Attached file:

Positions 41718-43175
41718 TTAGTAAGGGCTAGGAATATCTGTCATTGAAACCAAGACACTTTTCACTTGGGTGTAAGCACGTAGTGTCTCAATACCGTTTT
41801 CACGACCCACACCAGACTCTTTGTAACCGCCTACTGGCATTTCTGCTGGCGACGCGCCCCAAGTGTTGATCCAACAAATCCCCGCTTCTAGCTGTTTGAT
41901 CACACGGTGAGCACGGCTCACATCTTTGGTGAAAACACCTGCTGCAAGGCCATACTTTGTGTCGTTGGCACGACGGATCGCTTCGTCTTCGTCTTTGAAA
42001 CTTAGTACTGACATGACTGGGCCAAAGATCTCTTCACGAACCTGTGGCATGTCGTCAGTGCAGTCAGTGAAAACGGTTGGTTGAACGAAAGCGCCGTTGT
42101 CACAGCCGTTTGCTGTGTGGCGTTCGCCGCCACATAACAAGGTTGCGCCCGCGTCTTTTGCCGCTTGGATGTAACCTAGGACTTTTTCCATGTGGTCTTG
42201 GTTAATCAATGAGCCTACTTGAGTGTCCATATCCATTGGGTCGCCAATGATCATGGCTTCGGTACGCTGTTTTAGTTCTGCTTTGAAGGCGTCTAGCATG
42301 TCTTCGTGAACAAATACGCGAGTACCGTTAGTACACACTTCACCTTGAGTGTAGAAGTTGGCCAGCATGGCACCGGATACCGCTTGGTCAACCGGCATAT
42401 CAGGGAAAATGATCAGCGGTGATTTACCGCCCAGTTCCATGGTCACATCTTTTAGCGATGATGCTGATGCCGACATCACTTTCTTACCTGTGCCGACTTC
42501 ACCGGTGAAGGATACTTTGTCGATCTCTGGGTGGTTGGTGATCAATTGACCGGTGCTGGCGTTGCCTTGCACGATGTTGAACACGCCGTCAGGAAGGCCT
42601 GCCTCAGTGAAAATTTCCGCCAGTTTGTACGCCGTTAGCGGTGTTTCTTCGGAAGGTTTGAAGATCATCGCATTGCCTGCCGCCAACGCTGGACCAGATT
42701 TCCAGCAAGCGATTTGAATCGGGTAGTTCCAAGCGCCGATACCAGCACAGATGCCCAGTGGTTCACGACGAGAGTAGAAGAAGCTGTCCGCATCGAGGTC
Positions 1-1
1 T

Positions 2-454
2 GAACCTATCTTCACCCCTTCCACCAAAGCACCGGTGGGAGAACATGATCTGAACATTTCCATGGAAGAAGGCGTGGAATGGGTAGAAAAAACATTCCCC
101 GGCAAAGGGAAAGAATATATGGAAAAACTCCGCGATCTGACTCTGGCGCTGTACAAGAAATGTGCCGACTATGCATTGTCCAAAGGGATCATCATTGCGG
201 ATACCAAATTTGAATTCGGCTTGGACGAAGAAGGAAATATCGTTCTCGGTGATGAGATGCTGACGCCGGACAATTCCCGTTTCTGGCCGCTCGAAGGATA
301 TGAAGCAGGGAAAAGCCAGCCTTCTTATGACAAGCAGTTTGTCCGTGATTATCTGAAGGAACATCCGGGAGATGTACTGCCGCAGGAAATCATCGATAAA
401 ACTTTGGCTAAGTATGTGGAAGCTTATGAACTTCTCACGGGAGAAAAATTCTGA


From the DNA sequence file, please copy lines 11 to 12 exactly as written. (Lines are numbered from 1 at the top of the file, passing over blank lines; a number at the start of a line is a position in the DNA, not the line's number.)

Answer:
42601 GCCTCAGTGAAAATTTCCGCCAGTTTGTACGCCGTTAGCGGTGTTTCTTCGGAAGGTTTGAAGATCATCGCATTGCCTGCCGCCAACGCTGGACCAGATT
42701 TCCAGCAAGCGATTTGAATCGGGTAGTTCCAAGCGCCGATACCAGCACAGATGCCCAGTGGTTCACGACGAGAGTAGAAGAAGCTGTCCGCATCGAGGTC